Andy Hynes is the Director of Admissions and Dean of Men at Mid-America Baptist Theological Seminary and a PhD candidate there. Follow him @ABHYNES on Twitter.
The battle within me
Today’s society is enthralled with self. We live in an era of persistent narcissism. The constant clamor of people bragging about themselves; engaging in constant self-promotion, seemingly drowns out other voices. However, it may be that there are times when focusing on self is really not a bad thing. When it comes to how we understand the qualities and characteristics of God, and apply them to our lives, it becomes necessary, even Christ-like to consider self. The great Puritan, Stephen Charnock once wrote, “This is the crown of all His attributes, the life of all His decrees, the brightness of all His actions. Nothing is decreed by Him, nothing is acted by Him, but what is worthy of the dignity, and becoming the honor of this attribute.” To stand back and glimpse the Biblical understanding of God’s unique holiness should persuade the authentic believer to evaluate himself. Consider Exodus 15:11 when Moses ascribes to God the majestic quality of Holiness. The Psalmist, under the inspiration of the Holy Spirit, attested to God’s own description in Psalm 89:35, of His holiness. Arthur Pink, in Attributes of God, gives us four areas where God’s holiness is fleshed out.
- In His works – Through the rule of His actions according to Psalm 145:17, and the genuine approval of His own creation in Genesis 1.
- In His law – The law forbids sin in any and all modifications.
- At the cross – The atonement displays God’s holiness and abhorrence of sin
- Through His hatred of sin – God never forgives sin, but the sinner. Sin was dealt with on the cross (Hebrews 9:22)
Loving sin more than we love Christ
All of this begs the question, so what? In what way does God’s holiness affect us? Allow me to suggest a couple. First, God’s attributes should produce revulsion toward sin. The closer we come to a greater understanding of how deep our sin is, and a fuller understanding of Paul’s attestation of darkness and deadness before Christ in Ephesians, a detestation of sin must be the natural result. Also, as Paul clearly teaches the wrestling match of flesh and spirit in Romans 7, the end goal; the pursuit, is holiness. How long will it be before today’s professing Christian community will strive after 1 Peter 1:16? If this true, why don’t we hate sin? Could it be because we do not have a proper understanding of the holiness of God? We actually do not have a proper understanding of God. In our practice, and in our churches, we passively allow individuals to “half heartedly” commit to Christ, maybe because it helps to bolster numbers in the pews, or maybe so that at our associational meetings we can receive the “biggest growth” award. Whatever the case, we seem to be contributing to the problem.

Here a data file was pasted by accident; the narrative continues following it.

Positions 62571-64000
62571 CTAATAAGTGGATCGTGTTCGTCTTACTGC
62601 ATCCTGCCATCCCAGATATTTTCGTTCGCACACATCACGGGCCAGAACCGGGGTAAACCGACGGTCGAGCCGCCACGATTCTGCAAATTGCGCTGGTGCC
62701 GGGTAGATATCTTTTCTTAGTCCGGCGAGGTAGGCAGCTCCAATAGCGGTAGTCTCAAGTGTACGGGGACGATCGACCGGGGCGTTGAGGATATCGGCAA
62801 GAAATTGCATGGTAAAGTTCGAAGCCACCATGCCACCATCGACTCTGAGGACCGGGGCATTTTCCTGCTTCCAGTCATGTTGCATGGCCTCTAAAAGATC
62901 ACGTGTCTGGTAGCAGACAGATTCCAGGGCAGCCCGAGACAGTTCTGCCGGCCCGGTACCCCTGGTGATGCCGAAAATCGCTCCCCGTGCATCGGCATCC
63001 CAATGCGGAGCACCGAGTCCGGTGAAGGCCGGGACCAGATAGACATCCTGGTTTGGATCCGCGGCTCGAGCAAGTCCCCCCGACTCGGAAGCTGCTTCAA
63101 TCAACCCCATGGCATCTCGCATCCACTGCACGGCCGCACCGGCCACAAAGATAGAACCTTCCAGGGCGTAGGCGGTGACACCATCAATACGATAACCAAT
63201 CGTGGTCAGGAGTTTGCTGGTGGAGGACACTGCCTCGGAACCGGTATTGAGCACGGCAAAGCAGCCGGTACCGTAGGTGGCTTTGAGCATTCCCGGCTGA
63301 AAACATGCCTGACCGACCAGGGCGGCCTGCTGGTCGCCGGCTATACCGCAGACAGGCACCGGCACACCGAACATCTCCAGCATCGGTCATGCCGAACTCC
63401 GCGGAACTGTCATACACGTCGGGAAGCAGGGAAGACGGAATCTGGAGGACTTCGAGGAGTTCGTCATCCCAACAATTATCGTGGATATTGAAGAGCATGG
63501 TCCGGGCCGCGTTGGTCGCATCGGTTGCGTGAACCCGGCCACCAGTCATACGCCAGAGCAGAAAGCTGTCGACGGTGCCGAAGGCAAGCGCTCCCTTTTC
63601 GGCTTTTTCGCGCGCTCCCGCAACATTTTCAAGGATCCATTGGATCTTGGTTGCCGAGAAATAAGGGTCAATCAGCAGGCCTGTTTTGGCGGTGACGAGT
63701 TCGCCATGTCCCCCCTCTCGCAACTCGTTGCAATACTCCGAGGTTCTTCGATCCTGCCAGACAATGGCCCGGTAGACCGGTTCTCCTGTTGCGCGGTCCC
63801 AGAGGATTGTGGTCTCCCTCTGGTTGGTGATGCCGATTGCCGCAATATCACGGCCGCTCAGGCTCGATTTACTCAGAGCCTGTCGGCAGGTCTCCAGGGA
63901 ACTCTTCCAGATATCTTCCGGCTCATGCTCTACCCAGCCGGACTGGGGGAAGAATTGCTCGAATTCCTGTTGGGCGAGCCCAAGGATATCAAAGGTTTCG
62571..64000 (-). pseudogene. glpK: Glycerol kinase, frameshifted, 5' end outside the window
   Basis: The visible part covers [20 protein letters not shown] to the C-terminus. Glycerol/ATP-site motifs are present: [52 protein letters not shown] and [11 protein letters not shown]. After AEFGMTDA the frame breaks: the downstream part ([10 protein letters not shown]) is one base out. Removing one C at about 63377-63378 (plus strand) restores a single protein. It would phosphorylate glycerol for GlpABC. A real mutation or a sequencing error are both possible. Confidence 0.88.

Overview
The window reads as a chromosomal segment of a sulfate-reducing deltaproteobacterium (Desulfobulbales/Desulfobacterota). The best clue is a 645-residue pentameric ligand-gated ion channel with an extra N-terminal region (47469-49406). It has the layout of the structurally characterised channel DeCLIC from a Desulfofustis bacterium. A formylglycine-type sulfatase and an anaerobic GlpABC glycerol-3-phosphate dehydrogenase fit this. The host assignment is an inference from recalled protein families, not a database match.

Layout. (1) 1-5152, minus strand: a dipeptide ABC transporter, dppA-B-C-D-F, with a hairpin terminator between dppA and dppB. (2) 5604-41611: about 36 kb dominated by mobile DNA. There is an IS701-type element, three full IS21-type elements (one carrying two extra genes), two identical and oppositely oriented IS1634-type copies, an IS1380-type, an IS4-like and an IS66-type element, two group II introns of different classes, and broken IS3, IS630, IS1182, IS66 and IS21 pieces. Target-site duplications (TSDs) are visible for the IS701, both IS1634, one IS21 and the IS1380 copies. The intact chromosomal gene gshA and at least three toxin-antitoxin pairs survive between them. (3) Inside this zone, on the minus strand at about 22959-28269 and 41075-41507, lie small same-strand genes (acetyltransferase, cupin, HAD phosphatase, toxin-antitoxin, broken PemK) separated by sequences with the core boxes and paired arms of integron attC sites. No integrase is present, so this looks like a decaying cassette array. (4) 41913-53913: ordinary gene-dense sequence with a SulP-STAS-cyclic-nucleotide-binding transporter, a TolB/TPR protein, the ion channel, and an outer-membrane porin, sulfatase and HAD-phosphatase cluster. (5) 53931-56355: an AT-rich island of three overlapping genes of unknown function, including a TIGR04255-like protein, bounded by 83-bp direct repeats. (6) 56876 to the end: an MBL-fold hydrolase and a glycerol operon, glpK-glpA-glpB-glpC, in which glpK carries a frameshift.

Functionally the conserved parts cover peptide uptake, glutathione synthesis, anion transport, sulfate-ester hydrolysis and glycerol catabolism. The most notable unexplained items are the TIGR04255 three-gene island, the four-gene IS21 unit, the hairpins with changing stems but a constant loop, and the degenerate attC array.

Worshiping God in His purity
Secondly, a proper grasp of the holiness of God necessitates reverential worship. Our worship today is often conveyed best through emotional singing. Worship is a deep expression of gratitude, love and reverence toward God. It is comprehending who He is, and realizing whom we are, and knowing that if He didn’t act on our behalf we are hopeless. Charnock has also said, “Power is God’s hand or arm, omniscience His eye, Mercy His bowels, eternity His duration, but holiness is His beauty.” Therefore, to fathom the beauty of God in all His majesty, glory and perfection permits one to begin to convey proper worship toward God. Ask yourself, how often do you mindlessly participate in worship? The habitual pattern of the majority of churches seems to foster that very result. There are thousands of thoughtless worshippers each week because we do not have a right comprehension of the purity of God. What would a proper comprehension of God sound like? The Westminster Confession of Faith presents God as “. . . the Creator of all things doth uphold, direct, dispose, and govern all creatures, actions, and things from the greatest even to the least, by His most wise and holy providence, according to His infallible foreknowledge, and the free and immutable counsel of His own will, to the praise of the glory of His wisdom, power, justice, goodness, and mercy.” Would we beg God in His mercy to shower upon us the capability to comprehend Him this way?
Commit to the holiness of God
In Jerry Bridges’ book Pursuit of Holiness, he challenges every Christ honoring believer to pursue the uttermost consumption of God. To settle and be satisfied with anything less is to have a faulty understanding of the richness of God’s holiness. This pursuit takes total commitment, but I challenge us to not only commit to pursue holiness individually, but also to train up the next generation to do the same!